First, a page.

What I’m going to be doing, I’m going to be cutting out a cant. Which looks like this. So basically I’m going to be cutting out a square. I’m going to cut all these skins off. So what I get is what they call a square cant. From that I’m going to cut my boards.

So actually let’s move to the other end and I can redraw how I’m going to saw this log.

They way I’ve been sawing these logs most of my logs have been smaller than this. This is one of the bigger ones. What I have been doing is cutting off the skin like this give or take so this disappears to a flatten lined. So I’m going to turn the log 90 degrees and than this guy will be facing up to cut this skin off and so on. So what I end up with is the cant. From that, like I said most of my logs at least 12 inches. I’m dealing with a lot of cants that are between 7 to 10 inches. So in those cases I can really break it down and get different cuts out of it. This is basically plain sawn which looks like this. So I’m going to cut boards a matter of cutting four quarters to inch thick boards. I’ll cut one board here than the next board down here.

So what I end up getting is a variety of different cut boards. The first couple boards are flat sawn with the grain going more flat. The next couple are going to be rift with the grain going between 30-45 degrees like this. Than when I get around the center of the log it’s all quarter sawn. So it’s a mix of different cuts I get out of the log. When the log is much smaller. Smaller so I honestly get a few flat/rift sawn boards. The rest are all flat/rift sawn again.

So that’s how I’m going to do it. I might keep these boards the full width 12 inches than bream them down later in the shop when they are dry. If I do get 12 inches or more out of it I may turn them down 90 degrees and than cut them down to six inches of width. If there wide enough and worth cutting down I will. So I’m going to start up the mill and make my first cut.

To start off with, I need to lower these dogs a bit. I’ve got a handle to do it on the other side, just showing you here. You want to lower them to about here so I don’t have any chance of hitting these mental blades against the dog. It will ruin the blade. So I just want to keep them a little how. I’m going to lock it in at that height. Now I can roll this log against them so they stand still and there low enough so that there is no danger.

Alright, I’m going to use the cant hook here to roll this thing against the dogs. Now I’m going to use this little guy is like another dog, a different type of dog mechanical. It’s got a little spike. I’m hammering it into the wood. Now it’s not going to roll on me.

Give it a few more whacks. This is going to lever the log over and make solid contact with those dogs. Now this log is secure and ready for milling.

Alright, so this thing has a winch so I’m going to bring the blade down to right about I want to cut with it.

So what I’m doing here is sighting this blade against the length of this log. Now it gets wider at the other end and what I’m trying to maximize how much material I get out of this log. If this log had a pretty consistant diameter across the entire length, I’d bring it down to about here to make my first cut for the cant so I can get it square. I don’t want to go too far because this is all good material here. You can see how I can imagine a square of the fact it get’s wider at the end. I’m going to have to average it all out and see how that all works out.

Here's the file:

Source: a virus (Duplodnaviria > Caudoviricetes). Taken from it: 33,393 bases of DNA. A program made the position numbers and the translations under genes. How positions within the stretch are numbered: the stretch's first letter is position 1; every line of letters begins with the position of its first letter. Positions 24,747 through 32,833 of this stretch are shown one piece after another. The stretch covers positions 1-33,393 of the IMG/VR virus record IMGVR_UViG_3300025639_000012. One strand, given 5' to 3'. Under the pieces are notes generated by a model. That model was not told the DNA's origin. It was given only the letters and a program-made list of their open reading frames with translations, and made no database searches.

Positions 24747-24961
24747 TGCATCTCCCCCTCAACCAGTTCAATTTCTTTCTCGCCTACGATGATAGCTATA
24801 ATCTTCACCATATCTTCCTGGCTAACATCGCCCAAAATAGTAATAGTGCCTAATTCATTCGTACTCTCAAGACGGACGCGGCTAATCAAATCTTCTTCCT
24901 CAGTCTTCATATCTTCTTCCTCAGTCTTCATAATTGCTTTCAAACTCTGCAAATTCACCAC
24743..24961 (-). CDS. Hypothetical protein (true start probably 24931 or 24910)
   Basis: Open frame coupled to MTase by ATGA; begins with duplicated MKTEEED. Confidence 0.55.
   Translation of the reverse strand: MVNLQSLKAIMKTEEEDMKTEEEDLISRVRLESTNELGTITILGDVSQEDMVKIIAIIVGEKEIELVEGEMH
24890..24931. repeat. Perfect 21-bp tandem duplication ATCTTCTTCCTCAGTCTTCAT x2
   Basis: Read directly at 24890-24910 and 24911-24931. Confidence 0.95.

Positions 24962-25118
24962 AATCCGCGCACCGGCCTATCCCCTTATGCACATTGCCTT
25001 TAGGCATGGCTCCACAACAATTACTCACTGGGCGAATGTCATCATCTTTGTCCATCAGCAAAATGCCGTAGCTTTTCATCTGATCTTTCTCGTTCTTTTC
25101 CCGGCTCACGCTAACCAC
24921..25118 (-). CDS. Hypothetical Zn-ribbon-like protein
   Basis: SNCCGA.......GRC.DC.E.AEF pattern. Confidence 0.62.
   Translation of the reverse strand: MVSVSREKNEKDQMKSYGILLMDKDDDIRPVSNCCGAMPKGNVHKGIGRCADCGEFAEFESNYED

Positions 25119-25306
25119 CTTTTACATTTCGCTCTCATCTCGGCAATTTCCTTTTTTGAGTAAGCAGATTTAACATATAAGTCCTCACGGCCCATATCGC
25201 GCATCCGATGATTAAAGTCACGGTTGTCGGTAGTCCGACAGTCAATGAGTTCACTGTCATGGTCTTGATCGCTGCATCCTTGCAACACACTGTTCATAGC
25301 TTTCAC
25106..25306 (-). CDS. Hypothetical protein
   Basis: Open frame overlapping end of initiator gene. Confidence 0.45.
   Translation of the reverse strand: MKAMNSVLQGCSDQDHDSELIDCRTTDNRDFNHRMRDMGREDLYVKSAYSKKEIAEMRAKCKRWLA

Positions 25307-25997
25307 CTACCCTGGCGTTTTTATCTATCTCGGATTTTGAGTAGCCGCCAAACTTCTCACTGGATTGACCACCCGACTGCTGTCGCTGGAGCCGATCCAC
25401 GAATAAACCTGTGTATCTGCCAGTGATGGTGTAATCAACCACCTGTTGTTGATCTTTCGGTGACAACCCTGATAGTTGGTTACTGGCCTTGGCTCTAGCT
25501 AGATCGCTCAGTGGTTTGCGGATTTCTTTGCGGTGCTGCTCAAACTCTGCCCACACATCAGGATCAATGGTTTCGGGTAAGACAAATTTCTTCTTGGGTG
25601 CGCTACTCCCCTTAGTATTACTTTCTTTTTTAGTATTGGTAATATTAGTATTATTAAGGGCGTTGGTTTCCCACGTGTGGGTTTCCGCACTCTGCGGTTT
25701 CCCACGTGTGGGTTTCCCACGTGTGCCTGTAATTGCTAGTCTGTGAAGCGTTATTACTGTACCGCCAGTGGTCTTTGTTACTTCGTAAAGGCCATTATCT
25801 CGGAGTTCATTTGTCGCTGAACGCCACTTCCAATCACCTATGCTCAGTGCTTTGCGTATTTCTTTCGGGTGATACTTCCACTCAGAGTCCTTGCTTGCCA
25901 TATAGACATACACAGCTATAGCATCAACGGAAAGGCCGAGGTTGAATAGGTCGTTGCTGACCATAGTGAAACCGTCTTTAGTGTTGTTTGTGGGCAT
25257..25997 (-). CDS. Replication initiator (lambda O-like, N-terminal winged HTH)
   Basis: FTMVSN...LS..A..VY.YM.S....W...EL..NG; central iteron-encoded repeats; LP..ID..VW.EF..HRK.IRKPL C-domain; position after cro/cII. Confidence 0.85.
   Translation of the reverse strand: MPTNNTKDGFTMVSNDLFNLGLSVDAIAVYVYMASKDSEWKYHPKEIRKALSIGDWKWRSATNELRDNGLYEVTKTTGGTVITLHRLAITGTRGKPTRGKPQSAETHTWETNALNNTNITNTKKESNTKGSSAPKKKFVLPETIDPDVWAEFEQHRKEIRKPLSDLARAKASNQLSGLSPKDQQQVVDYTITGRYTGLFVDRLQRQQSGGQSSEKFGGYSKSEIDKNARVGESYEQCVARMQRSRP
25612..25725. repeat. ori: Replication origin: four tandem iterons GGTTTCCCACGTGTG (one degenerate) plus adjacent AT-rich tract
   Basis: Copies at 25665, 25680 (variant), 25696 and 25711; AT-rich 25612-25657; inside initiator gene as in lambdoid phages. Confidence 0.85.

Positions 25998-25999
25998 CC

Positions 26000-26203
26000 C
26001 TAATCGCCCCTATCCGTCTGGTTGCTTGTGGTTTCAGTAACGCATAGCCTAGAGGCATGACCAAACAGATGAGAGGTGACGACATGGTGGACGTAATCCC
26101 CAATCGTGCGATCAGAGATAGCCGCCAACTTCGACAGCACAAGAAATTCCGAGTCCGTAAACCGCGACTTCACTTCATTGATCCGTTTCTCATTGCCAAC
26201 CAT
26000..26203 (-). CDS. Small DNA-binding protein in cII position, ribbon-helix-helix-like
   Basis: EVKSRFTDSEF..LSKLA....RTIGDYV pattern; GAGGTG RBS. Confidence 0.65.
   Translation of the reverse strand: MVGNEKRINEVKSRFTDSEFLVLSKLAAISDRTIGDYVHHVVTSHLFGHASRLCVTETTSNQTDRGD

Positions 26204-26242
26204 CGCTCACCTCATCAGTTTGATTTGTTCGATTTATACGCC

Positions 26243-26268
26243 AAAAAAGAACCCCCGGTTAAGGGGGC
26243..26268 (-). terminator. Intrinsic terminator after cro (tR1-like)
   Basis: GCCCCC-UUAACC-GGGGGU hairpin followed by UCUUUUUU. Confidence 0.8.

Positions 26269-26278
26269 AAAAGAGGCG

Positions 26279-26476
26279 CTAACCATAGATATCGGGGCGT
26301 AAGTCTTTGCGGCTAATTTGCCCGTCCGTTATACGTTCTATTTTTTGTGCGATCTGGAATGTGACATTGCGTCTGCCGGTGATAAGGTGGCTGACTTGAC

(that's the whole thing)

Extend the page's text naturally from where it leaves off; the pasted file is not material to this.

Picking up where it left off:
I’m going to start this cut really skinny on this side and wider on the other.

So this is just a small 23HP motor. It’s a 23HP Briggs and Stratton. It starts like any other small engine motor would. It’s starts like any other small engine motor would. It’s got a choke but it’s warm so I don’t even need it. I’m going to start it up. Making sure that this guy is wide enough to cut inside our log. Next little thing here there is a little valve here to feed water to the blade to keep the blade cool. It is not it’s going to get too hot on a day like this when it’s rainy/cold but it also helps clean the teeth off as you cut.

Turn this valve all the way till you see the water come out on the blade than were going to pull it back until you see a nice, steady stream. It’s kind of like a trickle stream. Donesn’t need to be too much especially on a day like today.

Going to give it some gas too make the first cut. Okay, so where I want my square to be on this side my cut is a little narrow. I really want it to be out to here. It’s like I said because the side is a little wider I need to average. Make this side a little narrorer and make the other side a little wider. So we will take a look at the other side.

Okay so on this side we’re really wide because we cut deeper into the wider section of the log. So like I said a little narrow on that side and wider on this side gives us a good average. On this wide we’re probably only going to come out to like here for our cant.